Health | Mental Health

3 Breathing Exercises to Reduce Anxiety

As someone who’s battled with anxiety, chronic stress, and depression for a large portion of her adult life, I’m no stranger to the feeling of not being able to breathe properly—to that familiar constriction, clutching at the chest as panic descends.

Not realizing just how anxious you are until you lash out in anger, usually at a loved one, or get overcome with irritation at a complete stranger for keeping you waiting longer than you deem necessary.

These overwhelming feelings – of fear, anger, despair, shame – they don’t mean you’re a bad person. They’re simply symptoms of a root cause: ongoing anxiety that can flare up at the slightest upset.

The good news is, you can learn to control and manage that anxiety. One way is through the foods you eat and by taking certain supplements, such as probiotics – because, as research shows, the gut microbiome has a big impact on mental health.

You are what you eat, after all, and if you’re eating inflammatory foods from a state of stress – while on the bus to work or at your computer – well, that food isn’t offering the kind of nourishment you need.

The role of the breath

Another way to manage that anxiety is through mindfulness, meditation, and specific breathing exercises, known in yoga as “pranayama.” In Sanskrit, prana is the word for “life-force energy” – in Chinese medicine, it’s qi – while the word Yama means “control.” So these pranayama exercises involve regulating the breath to control your life-force energy.

In fact, the respiratory system is the only system in your body over which you have control. Simply by taking deep and slow breaths, you stimulate the vagus nerve – which activates the parasympathetic response of your autonomic nervous system, or “rest and digest” mode.

This gives your sympathetic nervous system a break – the “fight or flight” mode, in which you may find yourself stuck during times of stress. The vagus nerve is connected to all your major organs, so stimulating it affects the rest of the body.

That’s why, on a physical level, breathing exercises can regulate blood pressure levels, expand lung capacity, boost circulation, and improve digestion. On a mental/emotional level, they lower levels of inflammation and raise serotonin levels to promote feelings of calmness, groundedness, and positivity.

Related: What are the Benefits of Positive Thinking?

I use a daily pranayama practice to help me cope with anxiety and also to treat my long-term alopecia. It hasn’t magically made hair grow back, but it has helped me find acceptance and peace with my condition. Plus, it gives me energy in the mornings rather than having to turn to things like caffeine or sugar – which I know, from experience, make my anxiety much worse!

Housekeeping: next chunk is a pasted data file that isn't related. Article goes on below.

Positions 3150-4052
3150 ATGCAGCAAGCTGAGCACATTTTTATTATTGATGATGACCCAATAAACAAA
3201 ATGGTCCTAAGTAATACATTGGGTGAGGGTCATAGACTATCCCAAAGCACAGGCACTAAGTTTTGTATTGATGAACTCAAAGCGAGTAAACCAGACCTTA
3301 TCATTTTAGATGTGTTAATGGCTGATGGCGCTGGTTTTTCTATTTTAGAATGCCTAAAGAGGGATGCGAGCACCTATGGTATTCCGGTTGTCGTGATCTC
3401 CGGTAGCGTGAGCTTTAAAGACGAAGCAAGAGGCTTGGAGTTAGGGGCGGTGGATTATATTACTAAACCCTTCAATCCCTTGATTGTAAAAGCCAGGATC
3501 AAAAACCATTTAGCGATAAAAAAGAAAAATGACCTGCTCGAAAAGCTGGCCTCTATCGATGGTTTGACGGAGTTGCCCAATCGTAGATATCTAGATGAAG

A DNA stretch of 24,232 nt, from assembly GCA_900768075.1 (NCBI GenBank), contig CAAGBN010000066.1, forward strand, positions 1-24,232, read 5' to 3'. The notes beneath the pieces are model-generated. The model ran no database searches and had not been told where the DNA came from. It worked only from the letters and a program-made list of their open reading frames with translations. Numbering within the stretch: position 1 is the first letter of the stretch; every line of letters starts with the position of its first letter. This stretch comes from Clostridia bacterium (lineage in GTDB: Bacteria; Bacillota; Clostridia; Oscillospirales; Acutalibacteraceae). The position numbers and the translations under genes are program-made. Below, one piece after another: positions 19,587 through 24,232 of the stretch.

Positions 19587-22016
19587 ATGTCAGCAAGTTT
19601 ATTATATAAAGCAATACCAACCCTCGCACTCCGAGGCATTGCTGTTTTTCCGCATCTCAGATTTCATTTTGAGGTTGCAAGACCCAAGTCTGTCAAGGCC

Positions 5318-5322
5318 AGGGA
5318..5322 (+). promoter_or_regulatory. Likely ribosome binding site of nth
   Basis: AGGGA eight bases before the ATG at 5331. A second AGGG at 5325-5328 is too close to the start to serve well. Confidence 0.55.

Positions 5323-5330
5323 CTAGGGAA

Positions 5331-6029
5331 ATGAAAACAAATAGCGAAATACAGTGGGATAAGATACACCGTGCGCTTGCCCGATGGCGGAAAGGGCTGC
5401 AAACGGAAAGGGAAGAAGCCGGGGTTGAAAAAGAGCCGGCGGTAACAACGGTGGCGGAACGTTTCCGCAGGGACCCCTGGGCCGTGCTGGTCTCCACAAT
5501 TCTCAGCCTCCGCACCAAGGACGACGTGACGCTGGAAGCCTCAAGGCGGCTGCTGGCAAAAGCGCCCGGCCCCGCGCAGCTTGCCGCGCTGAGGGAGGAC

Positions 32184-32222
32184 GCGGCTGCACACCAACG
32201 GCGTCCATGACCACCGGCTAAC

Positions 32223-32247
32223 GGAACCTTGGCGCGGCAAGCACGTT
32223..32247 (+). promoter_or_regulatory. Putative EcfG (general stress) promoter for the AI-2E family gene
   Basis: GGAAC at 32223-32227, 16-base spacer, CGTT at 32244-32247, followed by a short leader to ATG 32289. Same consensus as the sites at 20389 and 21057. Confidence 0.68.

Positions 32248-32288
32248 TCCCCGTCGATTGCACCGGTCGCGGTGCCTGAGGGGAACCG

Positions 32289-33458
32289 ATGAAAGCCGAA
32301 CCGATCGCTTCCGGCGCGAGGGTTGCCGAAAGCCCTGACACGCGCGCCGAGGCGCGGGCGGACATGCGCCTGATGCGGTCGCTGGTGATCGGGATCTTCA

Three simple exercises for stress

Here are my favorite pranayamas to reduce anxiety. In each case, consistency is key – so try and practice them every day, at the same time if possible! Of course, you can also do them at any point when you’re feeling anxious, too.

1. Alternate nostril breathing

This is my favorite pranayama technique – not just for reducing stress but also for helping me get to sleep! The yogis believed that this exercise balances out our “yin and yang” energies.

Related: 14 Proven Tips to Fall Asleep Faster and Sleep Better

Since most of us have too much “yang” energy (our fiery, fast, masculine side), we often find it hard to relax and unwind into our slower, more intuitive, and cooling yin or feminine side. We need both, of course, but this exercise helps to balance out those energies – so you won’t be too hyperactive or too lethargic, either!

If you’re not into the whole yin/yang thing, this is still a great exercise to practice – simply because it focuses your mind on the physical technique and away from your worries, even if only for 5 minutes!

The downside is, it’s not really one to do in public – at least without attracting strange looks!

What to do:

  • Bring your right hand up towards your face, folding your index finger and middle finger into your palm. You’ll be using your thumb and your ring finger to close up each nostril, one by one.
  • To start, close up your right nostril with your thumb and inhale through your left nostril for a count of 4.
  • Hold the breath and close up both nostrils for a count of 8.
  • Next, close up the left nostril with your ring finger and exhale through your right nostril for a count of 8.